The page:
It’s been two years since the Boston-based duo Karmin released an EP on Epic Records titled Hello. Preceded by a minor airplay single in “Crash Your Party”, issued as a stand-alone release in 2011, the seven song effort would go onto moderate sales and decent promotion for two additional singles: “Brokenhearted” and the title track. Though their charting presence wasn’t stellar, it gave them enough recognition (on top of their already solid following from YouTube) and they once again stepped foot into the studio later that year to finish what is now their first full-length album out on the 25th, titled Pulses.
If you’re familiar with this ongoing story, you know that this effort has been plagued by many delays, originally intended to be released in Q4 of 2012. That would’ve made sense given the chart run for “Hello”, which peaked at the time. There were at least three dates set during 2013 for it to come out, but due to the underperformance of lead single “Acapella” and staff cuts at Epic during the summer, this was again put on the back burner. Feuds ensued and things got ugly, but both the duo and label have seemingly agreed to stick it out with this current date and track listing. Alas, followup “I Want It All” is faring even worse, but luckily, I like it and some of the other tracks on here, which is a special gift for the two’s core fans.
Let’s start with what works really well on here. Besides the aforementioned “All”, which grooves to a Nu Shooz style beat, by far the best cut on Pulses is “Hate To Love You”, produced by The Elev3n. This should’ve been the “Brokenhearted” of the era. It’s straight-up fun pop at its best, switching between Nick Noonan on the verses and Amy Heidemann on the raps. You may remember that it was used in a television ad for ShoeDazzle. Why couldn’t it have been promoted then? That is anyone’s guess. It’s nothing new sonically, but it’s surely meant to be a radio hit.
Two of the other standouts on here feature the duo riding a wave of reggae rhythms just in time for the summer. Satisfying tunes include the island pop vibe of “Gasoline”, which gives the album some much-needed life after a series of so-so tracks. Further down the lineup is “Try Me On”, co-written and produced by Canadian duo The Messengers. (One of its members, Nasri Atweh, is also the lead singer of the band MAGIC!, who have an international hit in “Rude”.) It packs the flavor and showcases a better lyric than the former song.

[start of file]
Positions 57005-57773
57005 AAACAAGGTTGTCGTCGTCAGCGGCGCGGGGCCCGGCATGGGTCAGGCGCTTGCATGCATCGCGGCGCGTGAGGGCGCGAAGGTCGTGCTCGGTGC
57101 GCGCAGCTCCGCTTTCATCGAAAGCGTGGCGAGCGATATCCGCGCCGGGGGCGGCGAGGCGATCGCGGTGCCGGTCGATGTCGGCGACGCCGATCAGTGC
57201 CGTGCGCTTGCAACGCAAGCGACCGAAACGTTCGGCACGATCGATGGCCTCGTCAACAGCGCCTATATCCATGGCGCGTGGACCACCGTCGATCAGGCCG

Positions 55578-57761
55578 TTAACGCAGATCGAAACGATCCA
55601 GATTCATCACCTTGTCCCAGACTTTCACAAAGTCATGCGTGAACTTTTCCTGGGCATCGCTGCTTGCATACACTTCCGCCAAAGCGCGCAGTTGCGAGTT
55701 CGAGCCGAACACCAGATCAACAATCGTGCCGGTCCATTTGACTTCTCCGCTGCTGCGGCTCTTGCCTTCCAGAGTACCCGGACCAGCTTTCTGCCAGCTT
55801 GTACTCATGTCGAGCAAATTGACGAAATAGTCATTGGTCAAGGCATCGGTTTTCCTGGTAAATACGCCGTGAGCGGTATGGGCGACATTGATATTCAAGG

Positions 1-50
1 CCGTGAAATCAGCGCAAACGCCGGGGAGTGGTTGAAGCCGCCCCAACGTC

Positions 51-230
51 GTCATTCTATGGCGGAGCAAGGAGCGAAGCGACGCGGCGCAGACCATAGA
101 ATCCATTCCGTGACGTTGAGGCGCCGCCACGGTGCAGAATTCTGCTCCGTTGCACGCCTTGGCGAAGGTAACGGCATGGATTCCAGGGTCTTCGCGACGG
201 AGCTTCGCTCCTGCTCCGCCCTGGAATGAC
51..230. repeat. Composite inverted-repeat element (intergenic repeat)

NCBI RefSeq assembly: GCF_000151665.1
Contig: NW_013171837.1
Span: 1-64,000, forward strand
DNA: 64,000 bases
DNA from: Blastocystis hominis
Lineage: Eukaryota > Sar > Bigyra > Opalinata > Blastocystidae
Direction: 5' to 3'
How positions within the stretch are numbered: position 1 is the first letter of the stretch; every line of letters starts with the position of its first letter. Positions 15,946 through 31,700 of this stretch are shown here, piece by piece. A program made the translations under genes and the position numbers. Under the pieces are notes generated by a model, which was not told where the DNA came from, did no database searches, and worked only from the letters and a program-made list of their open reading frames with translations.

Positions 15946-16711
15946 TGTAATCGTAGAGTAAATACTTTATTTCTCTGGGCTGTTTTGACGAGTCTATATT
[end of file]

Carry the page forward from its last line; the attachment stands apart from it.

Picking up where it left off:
Of course, you may be interested in the more urban side of Karmin. For that, I would refer you to the Jon Jon produced banger “Pulses”, the title track, which could be compared to the “I Told You So” of this album. Jon Jon also had a hand in that album cut from Hello. The production is hot and the energy is up, but you’re probably going to cringe at lines like, “I wanna raise pulses, la chica with the mostest/Not in the mood for the Average Josephs.” Really? Yeah, I think I’ll pass too.
I can’t fault the duo for switching up the genres and tempos pretty regularly on here, but unfortunately, much of it comes off as slightly passable b-side material at best. The pop/rock turned electro “Night Like This” sadly falls flat; even though the night sounds interesting, they sound pretty bored singing about it. Ballad “Neon Love” is overdone thematically, much the same as “Tidal Wave”, in which they just add water (metaphorically) but nothing seems to grow. 3OH!3 also enters the mix, co-writing “Puppet” – that, at least, stirs things up a little bit, but it’s not one of my favorites.
I hate to say it, I don’t want to say it… alright, I’m going to say it. This really could’ve been issued as an EP and not as a full album. I know Karmin has been pretty vocal about wanting to deliver a first album, but had Epic released this as a part of a two EP series in early 2013 with a sort of compilation album last spring, I think that ultimately would’ve created the best results for both the label and the duo. Instead, this will probably go away without much in the way of sales and no real huge single from it. It’s too bad because the material and the enthusiasm is there, but there’s obviously a real big problem in the handling of material properly at Epic. That isn’t to say the label is 100% at fault because there are some subpar songs here, but unless you’re A Great Big World or KONGOS or Prince at the moment, they won’t be throwing their coins at you.
Amy Heidemann sings it best in “Neon Love”: “Baby, sometimes it’s hard enough just getting by/This neon love is destined to die.” It’s downright true: they’re better off conserving that electric pop pulse for whatever label they end up at next.